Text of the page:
Americans for Marriage Equality

State ResourcesWisconsin

Status: Marriage equality.

In Wolf v. Walker, a group of same-sex couples, represented by the ACLU, challenged Wisconsin’s marriage equality ban. The plaintiffs argued that the state’s ban violated their rights to due process and equal protection under the U.S. Constitution. The couples filed suit on February 3, 2014 and on June 6, 2014, U.S. District Judge Barbara Crabb struck down the marriage ban as unconstitutional. Judge Crabb did not stay her ruling, but also left unclear whether the state should stop enforcing the ban. Couples began marrying in the state and Wisconsin officials requested a stay from the Seventh Circuit Court of Appeals, but were denied, with the appeals court saying Judge Crabb had still not issued final judgment.  Ultimately, Judge Crabb stayed her ruling, citing the Supreme Court of the United States’ decision to halt marriages in Utah following a similar federal court ruling striking down that state’s marriage equality ban.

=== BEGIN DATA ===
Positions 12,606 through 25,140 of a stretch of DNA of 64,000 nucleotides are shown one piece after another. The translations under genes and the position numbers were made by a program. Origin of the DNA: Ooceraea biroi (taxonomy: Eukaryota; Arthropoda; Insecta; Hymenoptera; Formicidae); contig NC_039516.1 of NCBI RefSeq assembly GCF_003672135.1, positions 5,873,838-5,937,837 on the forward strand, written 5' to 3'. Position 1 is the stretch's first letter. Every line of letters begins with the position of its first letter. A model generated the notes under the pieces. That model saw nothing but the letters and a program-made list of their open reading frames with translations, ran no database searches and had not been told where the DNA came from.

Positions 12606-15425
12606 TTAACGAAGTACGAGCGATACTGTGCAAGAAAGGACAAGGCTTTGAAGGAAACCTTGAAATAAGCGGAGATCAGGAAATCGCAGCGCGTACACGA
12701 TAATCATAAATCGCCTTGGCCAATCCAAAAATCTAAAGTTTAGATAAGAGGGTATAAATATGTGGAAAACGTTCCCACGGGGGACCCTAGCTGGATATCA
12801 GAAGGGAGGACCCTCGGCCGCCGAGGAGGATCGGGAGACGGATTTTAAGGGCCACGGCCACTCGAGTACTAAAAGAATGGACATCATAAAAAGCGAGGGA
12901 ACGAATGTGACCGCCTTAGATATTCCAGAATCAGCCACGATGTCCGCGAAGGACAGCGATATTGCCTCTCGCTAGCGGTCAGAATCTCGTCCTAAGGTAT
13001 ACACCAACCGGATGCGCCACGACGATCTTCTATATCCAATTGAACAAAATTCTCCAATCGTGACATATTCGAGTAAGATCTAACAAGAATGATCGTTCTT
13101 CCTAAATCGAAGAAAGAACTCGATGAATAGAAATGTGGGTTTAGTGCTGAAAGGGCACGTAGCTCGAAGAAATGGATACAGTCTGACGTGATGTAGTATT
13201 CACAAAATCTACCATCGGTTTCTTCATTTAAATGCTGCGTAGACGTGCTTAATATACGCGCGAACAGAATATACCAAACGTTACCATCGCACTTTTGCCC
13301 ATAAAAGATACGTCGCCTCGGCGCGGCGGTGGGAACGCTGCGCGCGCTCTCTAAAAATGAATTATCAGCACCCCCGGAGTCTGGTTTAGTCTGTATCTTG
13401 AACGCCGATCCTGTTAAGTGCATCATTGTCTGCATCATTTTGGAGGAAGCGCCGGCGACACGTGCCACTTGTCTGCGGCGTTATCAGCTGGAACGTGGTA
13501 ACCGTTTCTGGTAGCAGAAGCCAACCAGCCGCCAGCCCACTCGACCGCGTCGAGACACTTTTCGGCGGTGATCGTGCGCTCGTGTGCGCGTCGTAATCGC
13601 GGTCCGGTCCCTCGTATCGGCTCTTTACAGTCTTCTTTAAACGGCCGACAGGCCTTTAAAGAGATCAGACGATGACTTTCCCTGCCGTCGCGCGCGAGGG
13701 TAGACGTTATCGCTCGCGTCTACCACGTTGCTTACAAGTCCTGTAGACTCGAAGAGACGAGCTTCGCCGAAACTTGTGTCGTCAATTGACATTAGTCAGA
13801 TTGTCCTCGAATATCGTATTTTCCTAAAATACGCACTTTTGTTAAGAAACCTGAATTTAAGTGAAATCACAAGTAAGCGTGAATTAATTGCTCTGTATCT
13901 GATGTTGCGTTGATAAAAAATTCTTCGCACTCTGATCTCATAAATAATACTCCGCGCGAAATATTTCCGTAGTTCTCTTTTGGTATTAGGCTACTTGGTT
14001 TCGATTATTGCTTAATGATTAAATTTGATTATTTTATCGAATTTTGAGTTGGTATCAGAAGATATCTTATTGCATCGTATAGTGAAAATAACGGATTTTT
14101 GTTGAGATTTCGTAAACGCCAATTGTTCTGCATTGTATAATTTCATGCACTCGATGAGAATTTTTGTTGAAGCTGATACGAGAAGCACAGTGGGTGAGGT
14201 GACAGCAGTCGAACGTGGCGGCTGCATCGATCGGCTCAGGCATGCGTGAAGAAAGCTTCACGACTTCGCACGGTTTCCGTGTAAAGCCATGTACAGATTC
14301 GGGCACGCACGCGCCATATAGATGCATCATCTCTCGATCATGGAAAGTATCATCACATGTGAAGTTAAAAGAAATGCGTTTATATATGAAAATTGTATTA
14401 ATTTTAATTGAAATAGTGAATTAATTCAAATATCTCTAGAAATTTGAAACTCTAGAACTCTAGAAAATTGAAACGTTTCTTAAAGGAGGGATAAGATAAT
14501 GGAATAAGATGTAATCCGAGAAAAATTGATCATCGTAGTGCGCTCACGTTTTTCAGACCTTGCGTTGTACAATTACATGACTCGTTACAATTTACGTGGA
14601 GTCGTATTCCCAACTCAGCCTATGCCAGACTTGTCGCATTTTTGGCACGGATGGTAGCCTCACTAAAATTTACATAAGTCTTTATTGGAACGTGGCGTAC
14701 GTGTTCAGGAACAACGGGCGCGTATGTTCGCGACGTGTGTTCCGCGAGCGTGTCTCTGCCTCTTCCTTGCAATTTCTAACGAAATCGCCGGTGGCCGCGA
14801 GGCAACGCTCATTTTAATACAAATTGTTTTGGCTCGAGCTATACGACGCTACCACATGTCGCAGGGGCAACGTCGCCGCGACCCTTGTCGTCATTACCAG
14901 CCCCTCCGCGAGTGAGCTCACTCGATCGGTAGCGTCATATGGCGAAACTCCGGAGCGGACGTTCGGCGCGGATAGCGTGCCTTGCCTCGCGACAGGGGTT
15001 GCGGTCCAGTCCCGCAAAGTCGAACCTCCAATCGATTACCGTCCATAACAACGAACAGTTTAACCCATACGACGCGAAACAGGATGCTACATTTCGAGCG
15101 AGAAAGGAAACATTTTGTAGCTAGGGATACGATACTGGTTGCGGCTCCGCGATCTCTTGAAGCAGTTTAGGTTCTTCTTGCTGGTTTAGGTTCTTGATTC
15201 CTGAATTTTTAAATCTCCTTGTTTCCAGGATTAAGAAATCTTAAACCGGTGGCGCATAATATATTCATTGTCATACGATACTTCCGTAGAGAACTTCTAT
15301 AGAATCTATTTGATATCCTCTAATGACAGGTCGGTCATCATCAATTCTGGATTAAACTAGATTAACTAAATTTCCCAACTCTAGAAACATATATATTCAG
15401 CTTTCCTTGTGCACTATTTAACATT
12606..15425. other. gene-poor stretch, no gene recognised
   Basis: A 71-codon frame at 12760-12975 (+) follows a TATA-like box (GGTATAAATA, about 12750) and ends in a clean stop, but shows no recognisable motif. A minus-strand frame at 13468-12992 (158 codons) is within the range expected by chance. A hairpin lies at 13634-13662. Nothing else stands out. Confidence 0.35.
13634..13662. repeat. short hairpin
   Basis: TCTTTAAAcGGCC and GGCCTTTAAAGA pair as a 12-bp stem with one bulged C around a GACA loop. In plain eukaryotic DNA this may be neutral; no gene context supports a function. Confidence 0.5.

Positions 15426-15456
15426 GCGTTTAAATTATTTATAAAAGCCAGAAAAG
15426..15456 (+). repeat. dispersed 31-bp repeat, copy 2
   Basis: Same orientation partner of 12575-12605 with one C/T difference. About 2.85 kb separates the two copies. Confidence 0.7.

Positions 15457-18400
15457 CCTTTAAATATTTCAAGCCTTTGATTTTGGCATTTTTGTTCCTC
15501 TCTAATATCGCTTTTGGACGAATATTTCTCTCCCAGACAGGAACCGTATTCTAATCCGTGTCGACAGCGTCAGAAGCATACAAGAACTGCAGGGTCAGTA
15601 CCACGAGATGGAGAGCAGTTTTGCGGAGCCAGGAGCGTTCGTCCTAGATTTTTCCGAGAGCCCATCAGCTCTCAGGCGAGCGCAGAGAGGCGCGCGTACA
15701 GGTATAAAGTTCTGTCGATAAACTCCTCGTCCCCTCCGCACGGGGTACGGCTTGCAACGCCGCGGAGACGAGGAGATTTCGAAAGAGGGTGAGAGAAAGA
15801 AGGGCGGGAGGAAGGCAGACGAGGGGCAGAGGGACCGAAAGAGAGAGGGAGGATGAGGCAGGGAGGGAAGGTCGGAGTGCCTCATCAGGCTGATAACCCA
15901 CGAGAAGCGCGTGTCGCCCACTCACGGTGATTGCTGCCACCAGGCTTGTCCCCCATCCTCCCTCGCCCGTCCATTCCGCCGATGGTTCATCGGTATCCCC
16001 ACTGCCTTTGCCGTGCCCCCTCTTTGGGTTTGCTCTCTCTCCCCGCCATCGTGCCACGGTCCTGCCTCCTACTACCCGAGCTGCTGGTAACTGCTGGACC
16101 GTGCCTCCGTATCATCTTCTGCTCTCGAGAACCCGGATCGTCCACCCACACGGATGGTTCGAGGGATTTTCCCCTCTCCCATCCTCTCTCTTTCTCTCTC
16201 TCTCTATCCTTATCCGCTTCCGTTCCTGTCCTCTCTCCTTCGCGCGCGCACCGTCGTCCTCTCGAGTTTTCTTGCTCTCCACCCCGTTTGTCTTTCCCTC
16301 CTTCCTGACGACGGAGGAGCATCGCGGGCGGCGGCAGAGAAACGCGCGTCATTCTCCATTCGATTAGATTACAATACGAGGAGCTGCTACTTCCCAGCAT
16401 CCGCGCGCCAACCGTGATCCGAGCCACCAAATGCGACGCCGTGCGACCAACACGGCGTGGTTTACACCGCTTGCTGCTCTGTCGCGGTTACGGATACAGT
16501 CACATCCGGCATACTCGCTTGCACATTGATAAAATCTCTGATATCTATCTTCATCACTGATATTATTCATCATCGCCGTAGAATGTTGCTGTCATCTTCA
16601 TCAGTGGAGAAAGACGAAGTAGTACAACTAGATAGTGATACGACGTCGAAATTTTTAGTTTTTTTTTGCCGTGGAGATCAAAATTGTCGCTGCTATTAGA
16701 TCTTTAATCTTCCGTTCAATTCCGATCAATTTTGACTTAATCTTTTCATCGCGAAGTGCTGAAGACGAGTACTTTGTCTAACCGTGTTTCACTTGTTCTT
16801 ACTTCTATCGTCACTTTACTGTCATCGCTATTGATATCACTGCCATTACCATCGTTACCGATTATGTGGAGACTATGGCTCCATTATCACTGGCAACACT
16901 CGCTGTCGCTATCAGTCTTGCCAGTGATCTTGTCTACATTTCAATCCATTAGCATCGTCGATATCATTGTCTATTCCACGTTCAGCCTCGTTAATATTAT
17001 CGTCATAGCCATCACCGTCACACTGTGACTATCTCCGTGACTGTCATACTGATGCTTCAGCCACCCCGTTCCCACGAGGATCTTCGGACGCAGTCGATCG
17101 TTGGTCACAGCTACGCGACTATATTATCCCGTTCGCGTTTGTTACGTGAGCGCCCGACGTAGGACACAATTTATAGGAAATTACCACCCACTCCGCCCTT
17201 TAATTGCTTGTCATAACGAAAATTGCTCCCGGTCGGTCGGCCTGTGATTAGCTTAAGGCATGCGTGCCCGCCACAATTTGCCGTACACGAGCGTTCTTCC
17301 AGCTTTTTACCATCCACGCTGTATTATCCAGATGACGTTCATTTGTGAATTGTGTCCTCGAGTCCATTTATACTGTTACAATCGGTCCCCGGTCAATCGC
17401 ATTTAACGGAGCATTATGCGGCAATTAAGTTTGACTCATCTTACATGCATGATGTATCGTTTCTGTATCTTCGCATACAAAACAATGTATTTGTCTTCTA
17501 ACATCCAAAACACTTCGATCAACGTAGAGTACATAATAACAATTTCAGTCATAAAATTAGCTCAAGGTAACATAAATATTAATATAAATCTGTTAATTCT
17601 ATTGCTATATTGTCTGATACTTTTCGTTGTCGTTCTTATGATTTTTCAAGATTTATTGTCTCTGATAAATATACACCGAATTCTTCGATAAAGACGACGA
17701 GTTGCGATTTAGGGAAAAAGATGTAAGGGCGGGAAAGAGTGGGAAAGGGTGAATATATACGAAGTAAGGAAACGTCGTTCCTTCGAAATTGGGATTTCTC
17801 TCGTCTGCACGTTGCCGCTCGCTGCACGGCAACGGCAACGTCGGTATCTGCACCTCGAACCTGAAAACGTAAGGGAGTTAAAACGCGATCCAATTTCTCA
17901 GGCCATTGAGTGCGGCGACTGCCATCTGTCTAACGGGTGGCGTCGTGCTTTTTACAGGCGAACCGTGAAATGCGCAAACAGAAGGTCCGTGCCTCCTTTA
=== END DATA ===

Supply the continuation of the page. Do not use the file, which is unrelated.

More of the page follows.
The case was argued on appeal before the Seventh Circuit on Tuesday, August 26 along side Baskin v. Bogan of Indiana.  On September 3, a three-judge panel of the Seventh Circuit Court of Appeals upheld the lower court rulings in Wolf v. Walker of Wisconsin as well as Baskin v. Bogan of Indiana, striking down the states’ bans on marriage equality. State officials from Indiana and Wisconsin petitioned the Supreme Court of the United States for writ of certiorari, asking that the cases be heard on appeal to decide the issue of marriage nationwide once and for all.  

On October 6th, the U.S. Supreme Court denied cert to all marriage equality cases pending review, including Wisconsin’s Wolf case. This action immediately extended marriage equality to the state, and county clerks began issuing marriage licenses to same-sex couples.